One thing I have never been able to accomplish in my short life I guess is contentment. Looking back that seems like a double edged sword lingering over my head. Part of me always looked forward to getting out into the world, the new world, seeing new places, new roads, new bands, new faces, new mountains, never letting myself hit the "repeat" button. This "New World" in a way did in fact lead me to a contentment I guess in which I always knew that I would be looking for something new when the sun rose the next day. But, upon a recent life changing turn in my life I believe I came to a crossroad, one of probably many in my ever-changing life, in which I have had to look at life as a sort of model, like the ones we used to get as kids with the little battery propelled motor and such which in turn we would affix to other simple machines thus making a moving(usually in some means) object such as an old vintage Volkswagen Beetle or an old P38 Lightning fighter jet that we would subsequently crash before takeoff. In the end we seem to all be just that, simple machines. It may be our beautiful fault, or, our beautiful secret, either/or. The problem, at least in my case, is it seems like I have lost or most likely have never realized that, in finality, human lives, my life, is most efficient when I am open to our world, this world, but at the same time closed to what my/our world calls "progressiveness", "technology", or "the road to success".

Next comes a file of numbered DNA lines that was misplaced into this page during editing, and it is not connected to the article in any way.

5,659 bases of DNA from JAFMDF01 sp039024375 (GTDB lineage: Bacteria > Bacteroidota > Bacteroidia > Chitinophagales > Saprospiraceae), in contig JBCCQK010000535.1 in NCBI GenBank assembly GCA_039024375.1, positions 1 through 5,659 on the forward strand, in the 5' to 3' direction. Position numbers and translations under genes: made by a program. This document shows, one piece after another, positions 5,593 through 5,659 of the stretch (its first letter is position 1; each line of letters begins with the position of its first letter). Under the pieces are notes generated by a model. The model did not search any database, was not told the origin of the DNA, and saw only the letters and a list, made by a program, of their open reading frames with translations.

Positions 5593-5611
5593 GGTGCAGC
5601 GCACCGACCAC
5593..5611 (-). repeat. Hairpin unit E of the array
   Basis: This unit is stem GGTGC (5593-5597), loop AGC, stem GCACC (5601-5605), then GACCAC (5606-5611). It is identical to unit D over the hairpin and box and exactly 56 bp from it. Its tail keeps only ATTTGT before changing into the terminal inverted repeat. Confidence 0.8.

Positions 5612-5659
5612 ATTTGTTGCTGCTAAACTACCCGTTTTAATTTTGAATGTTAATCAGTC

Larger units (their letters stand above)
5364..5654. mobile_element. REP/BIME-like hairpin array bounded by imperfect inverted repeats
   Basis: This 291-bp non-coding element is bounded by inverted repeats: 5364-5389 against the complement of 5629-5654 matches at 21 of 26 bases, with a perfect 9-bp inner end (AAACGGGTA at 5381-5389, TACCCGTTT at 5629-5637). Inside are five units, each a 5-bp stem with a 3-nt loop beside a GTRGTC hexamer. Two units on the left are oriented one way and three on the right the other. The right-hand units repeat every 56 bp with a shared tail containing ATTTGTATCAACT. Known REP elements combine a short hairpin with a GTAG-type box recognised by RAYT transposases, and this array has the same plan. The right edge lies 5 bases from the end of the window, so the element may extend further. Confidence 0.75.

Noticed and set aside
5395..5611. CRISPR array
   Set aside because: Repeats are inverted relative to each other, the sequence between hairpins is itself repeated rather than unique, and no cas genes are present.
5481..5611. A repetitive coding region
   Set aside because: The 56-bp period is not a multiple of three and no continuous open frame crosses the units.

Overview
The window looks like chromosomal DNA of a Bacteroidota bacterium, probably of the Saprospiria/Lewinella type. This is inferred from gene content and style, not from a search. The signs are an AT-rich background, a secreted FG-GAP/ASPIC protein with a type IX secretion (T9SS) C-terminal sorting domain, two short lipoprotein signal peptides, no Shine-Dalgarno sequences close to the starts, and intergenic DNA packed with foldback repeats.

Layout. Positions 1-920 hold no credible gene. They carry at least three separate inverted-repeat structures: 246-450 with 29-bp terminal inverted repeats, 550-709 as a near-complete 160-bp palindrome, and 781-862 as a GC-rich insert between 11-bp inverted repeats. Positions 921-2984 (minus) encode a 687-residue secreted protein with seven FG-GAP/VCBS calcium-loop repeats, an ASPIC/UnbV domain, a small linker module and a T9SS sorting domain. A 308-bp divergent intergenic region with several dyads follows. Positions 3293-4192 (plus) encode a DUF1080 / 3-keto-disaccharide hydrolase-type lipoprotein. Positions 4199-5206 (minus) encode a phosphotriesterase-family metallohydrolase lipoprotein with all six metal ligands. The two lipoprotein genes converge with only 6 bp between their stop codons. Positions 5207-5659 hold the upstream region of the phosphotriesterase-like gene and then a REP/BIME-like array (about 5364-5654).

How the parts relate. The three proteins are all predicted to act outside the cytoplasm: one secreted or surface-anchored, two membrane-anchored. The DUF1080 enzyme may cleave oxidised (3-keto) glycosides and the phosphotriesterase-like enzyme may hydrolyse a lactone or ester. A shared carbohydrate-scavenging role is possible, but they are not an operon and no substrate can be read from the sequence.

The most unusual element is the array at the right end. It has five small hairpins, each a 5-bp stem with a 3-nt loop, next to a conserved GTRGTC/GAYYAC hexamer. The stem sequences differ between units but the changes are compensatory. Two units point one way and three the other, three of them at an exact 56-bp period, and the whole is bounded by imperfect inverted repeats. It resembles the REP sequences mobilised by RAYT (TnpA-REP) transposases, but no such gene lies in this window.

I vividly remember parts of my early childhood. Behind the old pines that pressed up against our home like a woken cat lay a trail that was quite trodden though it seemed I was the only one to ever dare traverse it. It led past the blueberry grove which seemingly always produced rather large berries. Ones that to this day I have yet to see their equal. And eventually through an opening in the overgrowth and salmon berry bushes that, on a sunny day, I could stop and gaze as far as my young yet already weary eyes could see. I remember how it led to an old what must have been machining shop of some kind. Old woodworking and metal working tools littered the walls and floors almost seemingly balancing between the broken soggy planks, victims of the Pacific Northwest's fervent rains, and the decade(s) old clumps of pine needles which seemed to like to huddle together like they were devising a plan. I remember every broken window, every rusty nail, whose location it seemed I knew by the counted paces from the front sliding door. Yet the trail led even further out and behind the old shed. It came to a "Y" which to me always seemed like an easy decision, the one leading into the dark forest because after all, it had the secrets. I always tended to turn over the stone to see what lurked underneath, to unlock the secrets, to see what went on when our gazes were elsewhere, when no one was listening. Stunningly was that it was a huge, unending world that seemed to all fit in just over an acre near the coast of southern Oregon.
I can remember every broken branch, every dead sparrow carcass lining the path and where I buried them. I always buried them, they deserved it. Yet, now I find it hard, almost impossible to memorize a simple dance step for a sister in laws wedding. Simplicity is in all things big and small. It will be a delight in finding it once more.